After a series of prominent failures, there's reason to be hopeful in the search for a drug to slow the progression of Alzheimer's disease. Results of an early trial of an experimental drug showed that it improved cognition and reduced clinical signs of Alzheimer's in the brains of study participants, and experts are "cautiously optimistic" that the results will be duplicated in future clinical trials.
The drug, an antibody called BAN2401, not only reduced the formulation of new beta amyloid clusters in the brain, it reduced existing clusters by 70% on average, American biotechnology company Biogen and Japanese drugmaker Eisai announced Wednesday. The buildup of beta amyloid in the brain is a hallmark of Alzheimer's disease.
BAN2401 also provided a 26% to 30% benefit over a placebo in improving cognition in study subjects, researchers said. Details about the immunotherapy were presented at a news conference during the 2018 Alzheimer's Association International Conference in Chicago.
"These were people with very mild impairments, some confusion, forgetting someone's name on occasion," said Dr. Lynn Kramer, the chief clinical and medical officer for Eisai. "That's the goal: to stop Alzheimer's disease when it's in the mildest presentation."
Reaction from experts was mixed. "I would not say shock and awe," said Dr. Julie Schneider, a professor of pathology at Rush Medical College. "It's encouraging to see some cognitive effect and slowing of disease progression, but I personally think there is a lot more work to be done."
Maria Carrillo, chief science officer for the nonprofit Alzheimer's Association, said that a combination of drugs "is the future, and there won't be a sliver bullet to defeat Alzheimer's, so being able to delay the progression of the disease for a couple years would be huge."
Dr. Richard Isaacson, who directs the Alzheimer's Prevention Clinic at NewYork-Presbyterian / Weill Cornell Medical Center, said that the research is "impressive on the surface, but we have to be cautiously optimistic. This data may be encouraging, but it's not possible to say for sure. I don't want us to be wrong again," as with previous trials that have failed.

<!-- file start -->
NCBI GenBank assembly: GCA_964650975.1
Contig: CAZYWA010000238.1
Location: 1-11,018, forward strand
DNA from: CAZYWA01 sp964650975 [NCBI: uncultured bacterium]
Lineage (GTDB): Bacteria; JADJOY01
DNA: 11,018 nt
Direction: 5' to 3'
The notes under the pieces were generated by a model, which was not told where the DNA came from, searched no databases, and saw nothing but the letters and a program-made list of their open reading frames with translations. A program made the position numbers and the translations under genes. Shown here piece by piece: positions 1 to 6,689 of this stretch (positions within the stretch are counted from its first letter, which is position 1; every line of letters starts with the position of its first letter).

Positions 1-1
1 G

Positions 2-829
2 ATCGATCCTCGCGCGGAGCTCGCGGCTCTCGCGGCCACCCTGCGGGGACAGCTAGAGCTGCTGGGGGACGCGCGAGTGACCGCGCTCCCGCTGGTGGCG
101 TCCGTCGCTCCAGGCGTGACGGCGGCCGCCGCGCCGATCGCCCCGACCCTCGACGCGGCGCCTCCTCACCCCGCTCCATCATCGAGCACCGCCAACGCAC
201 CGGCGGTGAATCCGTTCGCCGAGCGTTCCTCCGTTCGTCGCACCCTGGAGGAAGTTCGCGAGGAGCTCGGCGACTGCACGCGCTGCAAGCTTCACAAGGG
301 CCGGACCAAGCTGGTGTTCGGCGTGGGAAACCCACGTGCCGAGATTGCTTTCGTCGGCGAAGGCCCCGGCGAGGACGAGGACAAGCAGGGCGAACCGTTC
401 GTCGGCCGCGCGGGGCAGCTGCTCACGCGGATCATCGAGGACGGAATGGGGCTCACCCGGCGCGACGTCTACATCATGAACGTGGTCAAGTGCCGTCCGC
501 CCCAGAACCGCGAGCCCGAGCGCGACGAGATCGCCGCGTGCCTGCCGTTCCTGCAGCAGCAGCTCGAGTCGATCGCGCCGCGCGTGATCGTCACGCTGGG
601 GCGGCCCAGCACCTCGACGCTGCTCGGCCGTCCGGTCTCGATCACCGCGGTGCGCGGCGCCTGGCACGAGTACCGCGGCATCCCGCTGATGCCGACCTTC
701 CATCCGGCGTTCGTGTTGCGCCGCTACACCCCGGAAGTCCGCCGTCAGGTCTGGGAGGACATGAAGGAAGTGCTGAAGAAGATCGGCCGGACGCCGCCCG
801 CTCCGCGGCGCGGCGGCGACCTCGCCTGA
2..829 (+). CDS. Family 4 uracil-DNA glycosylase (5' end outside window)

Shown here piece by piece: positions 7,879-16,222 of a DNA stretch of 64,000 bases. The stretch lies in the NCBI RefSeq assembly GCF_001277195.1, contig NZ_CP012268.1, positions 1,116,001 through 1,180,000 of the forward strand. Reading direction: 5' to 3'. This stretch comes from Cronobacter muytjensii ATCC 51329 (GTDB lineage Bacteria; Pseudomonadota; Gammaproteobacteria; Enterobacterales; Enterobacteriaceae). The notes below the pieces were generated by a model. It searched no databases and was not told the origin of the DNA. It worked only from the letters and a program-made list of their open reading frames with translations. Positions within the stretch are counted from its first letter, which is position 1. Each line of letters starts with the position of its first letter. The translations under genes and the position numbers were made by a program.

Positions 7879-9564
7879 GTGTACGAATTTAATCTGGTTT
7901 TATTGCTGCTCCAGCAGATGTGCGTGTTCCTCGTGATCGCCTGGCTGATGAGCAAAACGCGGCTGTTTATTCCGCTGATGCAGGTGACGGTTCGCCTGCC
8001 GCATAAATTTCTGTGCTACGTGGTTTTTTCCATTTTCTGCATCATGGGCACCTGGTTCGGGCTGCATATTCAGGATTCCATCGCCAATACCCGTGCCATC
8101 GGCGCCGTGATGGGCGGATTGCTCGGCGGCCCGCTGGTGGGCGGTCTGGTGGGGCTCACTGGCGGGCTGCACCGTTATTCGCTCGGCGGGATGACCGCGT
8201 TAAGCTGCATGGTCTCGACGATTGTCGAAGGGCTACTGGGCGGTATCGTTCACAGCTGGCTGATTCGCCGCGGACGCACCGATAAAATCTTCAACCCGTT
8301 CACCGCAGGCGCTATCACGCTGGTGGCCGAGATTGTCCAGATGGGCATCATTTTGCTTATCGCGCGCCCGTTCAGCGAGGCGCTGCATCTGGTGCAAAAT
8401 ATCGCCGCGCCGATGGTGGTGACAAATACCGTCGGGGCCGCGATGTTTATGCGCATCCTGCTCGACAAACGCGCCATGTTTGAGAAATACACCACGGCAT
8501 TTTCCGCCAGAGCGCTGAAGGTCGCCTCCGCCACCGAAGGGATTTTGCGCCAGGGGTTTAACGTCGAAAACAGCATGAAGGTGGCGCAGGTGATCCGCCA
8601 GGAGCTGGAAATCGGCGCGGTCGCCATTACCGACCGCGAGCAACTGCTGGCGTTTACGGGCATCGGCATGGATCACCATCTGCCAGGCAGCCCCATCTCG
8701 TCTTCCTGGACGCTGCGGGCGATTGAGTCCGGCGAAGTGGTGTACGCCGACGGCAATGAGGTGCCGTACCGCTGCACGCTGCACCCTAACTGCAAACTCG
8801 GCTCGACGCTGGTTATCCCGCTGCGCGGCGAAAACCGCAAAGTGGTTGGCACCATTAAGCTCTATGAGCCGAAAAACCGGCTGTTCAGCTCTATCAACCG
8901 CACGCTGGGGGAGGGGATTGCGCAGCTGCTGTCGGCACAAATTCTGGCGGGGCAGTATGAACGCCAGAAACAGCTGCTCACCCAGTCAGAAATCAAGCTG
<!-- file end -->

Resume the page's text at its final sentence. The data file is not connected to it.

BAN2401 is administered intravenously and was being tested in five dosage strengths in 856 patients with either mild cognitive impairment or early-stage Alzheimer's in a phase two trial, which assesses a medication's dosage.
Hope that the drug would be a viable treatment had waned in December when participants failed to show significant improvement by the study's first goal of 12 months. However, Biogen recently said the highest dose of 10 milligrams per kilogram of a patient's body weight, given biweekly, showed statistically significant success at the study's 18-month completion.
Kramer said Eisai and Biogen had reached out to regulators in the United States, Europe and Japan to discuss results and next steps. The company has said it hoped to obtain accelerated approval.
"This was only a phase two trial, and it's not going to be approved by the Food and Drug Administration until results from the next larger trial are in," explained Keith Fargo, director of scientific programs at the Alzheimer's Association. "Accelerated approval just means you go to the front instead of the back of the line."
For patients anxiously waiting for help, Fargo warned that it will be several years before the drug is available, assuming it's successful in the phase three trial, which will involve a larger group of patients.
"You are not going to be able to go to the doctor and get this anytime soon," Fargo said.
Safety and side effects
Earlier safety trials showed that BAN2401 was well-tolerated at all levels, including much lower rates of a well-known side effect of anti-amyloid therapy: microbleeding and minor swelling in the brain called amyloid related imaging abnormalities, or ARIA-E.
Kramer said that less than 10% of patients in any of the five treatment arms experienced ARIA, which can create headaches, confusion and visual disturbances that resolve once the drug is stopped.